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Central Banking by Committee

  • Sibert, Anne

There is a small, but growing, economics literature on the importance and effects of having monetary policy made by a committee, rather than by an individual. Complimenting this is an older and larger body of literature on groups in the other social sciences, particular in social psychology. This paper provides a review of some of this work, focussing on two important features of committees: the effect of their size on performance and whether or not they are more moderate than the members who make them up. The results of the literature on committee size and committee polarization suggest that the ideal monetary policy committee may not have many more than five members. It should have a well-defined objective and it should publish the votes of its members. It should be structured so that members do not act as part of a group, perhaps by having short terms in office and members from outside the central bank. External scrutiny of the decision-making process should be encouraged.

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Paper provided by C.E.P.R. Discussion Papers in its series CEPR Discussion Papers with number 5626.

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Date of creation: Apr 2006
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Handle: RePEc:cpr:ceprdp:5626
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  1. Hao Li & Sherwin Rosen & Wing Suen, 1999. "Conflicts and Common Interests in Committees," NBER Working Papers 7158, National Bureau of Economic Research, Inc.
  2. Gerling, Kerstin & Gruner, Hans Peter & Kiel, Alexandra & Schulte, Elisabeth, 2005. "Information acquisition and decision making in committees: A survey," European Journal of Political Economy, Elsevier, vol. 21(3), pages 563-597, September.
  3. Eduardo Ley & Mark F.J. Steel, 1998. "A model of management teams," Managerial and Decision Economics, John Wiley & Sons, Ltd., vol. 19(6), pages 355-363.
  4. Akerlof, George A, 1991. "Procrastination and Obedience," American Economic Review, American Economic Association, vol. 81(2), pages 1-19, May.
  5. Alan S. Blinder & John Morgan, 2000. "Are Two Heads Better Than One?: An Experimental Analysis of Group vs. Individual Decisionmaking," NBER Working Papers 7909, National Bureau of Economic Research, Inc.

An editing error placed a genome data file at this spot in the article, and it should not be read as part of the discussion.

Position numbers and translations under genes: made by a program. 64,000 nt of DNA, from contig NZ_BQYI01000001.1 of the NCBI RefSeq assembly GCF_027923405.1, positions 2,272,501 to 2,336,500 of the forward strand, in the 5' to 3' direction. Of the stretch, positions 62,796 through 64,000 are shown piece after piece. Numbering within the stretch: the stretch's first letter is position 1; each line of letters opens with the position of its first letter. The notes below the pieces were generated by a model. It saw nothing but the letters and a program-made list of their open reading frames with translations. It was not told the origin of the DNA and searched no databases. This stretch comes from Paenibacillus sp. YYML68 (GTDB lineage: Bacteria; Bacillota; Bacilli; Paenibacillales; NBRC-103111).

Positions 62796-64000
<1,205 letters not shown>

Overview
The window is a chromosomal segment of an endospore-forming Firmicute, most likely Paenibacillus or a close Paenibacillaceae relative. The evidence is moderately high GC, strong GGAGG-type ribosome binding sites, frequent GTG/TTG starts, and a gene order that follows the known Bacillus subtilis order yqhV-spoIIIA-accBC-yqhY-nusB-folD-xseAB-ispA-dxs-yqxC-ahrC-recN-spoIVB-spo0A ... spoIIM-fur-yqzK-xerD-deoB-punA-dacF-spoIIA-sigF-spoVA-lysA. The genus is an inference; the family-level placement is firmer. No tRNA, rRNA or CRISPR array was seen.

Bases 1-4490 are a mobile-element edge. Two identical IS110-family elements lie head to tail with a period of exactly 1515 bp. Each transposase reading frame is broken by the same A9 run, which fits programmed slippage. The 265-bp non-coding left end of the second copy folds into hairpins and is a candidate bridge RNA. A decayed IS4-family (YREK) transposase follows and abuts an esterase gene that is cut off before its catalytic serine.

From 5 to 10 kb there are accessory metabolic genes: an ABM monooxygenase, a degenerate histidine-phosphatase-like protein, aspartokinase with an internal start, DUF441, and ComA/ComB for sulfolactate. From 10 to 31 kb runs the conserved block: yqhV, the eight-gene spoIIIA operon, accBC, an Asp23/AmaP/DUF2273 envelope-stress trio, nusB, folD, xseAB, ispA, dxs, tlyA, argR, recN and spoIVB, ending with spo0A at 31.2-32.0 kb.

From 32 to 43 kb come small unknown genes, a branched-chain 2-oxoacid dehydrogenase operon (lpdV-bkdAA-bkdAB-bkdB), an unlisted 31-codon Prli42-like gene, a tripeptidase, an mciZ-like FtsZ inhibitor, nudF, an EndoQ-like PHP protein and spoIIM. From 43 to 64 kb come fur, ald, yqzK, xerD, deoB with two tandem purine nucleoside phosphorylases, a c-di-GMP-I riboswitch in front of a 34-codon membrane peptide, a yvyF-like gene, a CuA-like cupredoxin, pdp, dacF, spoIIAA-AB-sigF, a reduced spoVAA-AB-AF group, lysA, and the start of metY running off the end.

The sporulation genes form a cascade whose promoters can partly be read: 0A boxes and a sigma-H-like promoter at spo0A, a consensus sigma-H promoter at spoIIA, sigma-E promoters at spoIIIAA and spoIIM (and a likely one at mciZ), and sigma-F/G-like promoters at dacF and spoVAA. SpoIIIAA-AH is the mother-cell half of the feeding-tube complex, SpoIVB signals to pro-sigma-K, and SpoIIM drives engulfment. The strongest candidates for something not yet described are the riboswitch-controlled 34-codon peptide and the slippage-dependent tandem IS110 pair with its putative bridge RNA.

6. Dewatripont, Mathias & Jewitt, Ian & Tirole, Jean, 1999. "The Economics of Career Concerns, Part I: Comparing Information Structures," Review of Economic Studies, Wiley Blackwell, vol. 66(1), pages 183-98, January.
  7. Drora Karotkin & Jacob Paroush, 2003. "Optimum committee size: Quality-versus-quantity dilemma," Social Choice and Welfare, Springer, vol. 20(3), pages 429-441, 06.
  8. Cason, Timothy N & Mui, Vai-Lam, 1997. "A Laboratory Study of Group Polarisation in the Team Dictator Game," Economic Journal, Royal Economic Society, vol. 107(444), pages 1465-83, September.
  9. Whyte, Glen, 1993. "Escalating Commitment in Individual and Group Decision Making: A Prospect Theory Approach," Organizational Behavior and Human Decision Processes, Elsevier, vol. 54(3), pages 430-455, April.
  10. Gerlach-Kristen, Petra, 2005. "Too little, too late: Interest rate setting and the costs of consensus," Economics Letters, Elsevier, vol. 88(3), pages 376-381, September.
  11. Sah, Raaj Kumar & Stiglitz, Joseph E, 1988. "Committees, Hierarchies and Polyarchies," Economic Journal, Royal Economic Society, vol. 98(391), pages 451-70, June.
  12. Alan S. Blinder, 1999. "Central Banking in Theory and Practice," MIT Press Books, The MIT Press, edition 1, volume 1, number 0262522608, June.
  13. Lombardelli, Clare & Proudman, James & Talbot, James, 2005. "Committees Versus Individuals: An Experimental Analysis of Monetary Policy Decision Making," MPRA Paper 823, University Library of Munich, Germany.
  14. Sushil Bikhchandani & David Hirshleifer & Ivo Welch, 1998. "Learning from the Behavior of Others: Conformity, Fads, and Informational Cascades," Journal of Economic Perspectives, American Economic Association, vol. 12(3), pages 151-170, Summer.
  15. Christopher J. Waller, 2000. "Policy Boards And Policy Smoothing," The Quarterly Journal of Economics, MIT Press, vol. 115(1), pages 305-339, February.
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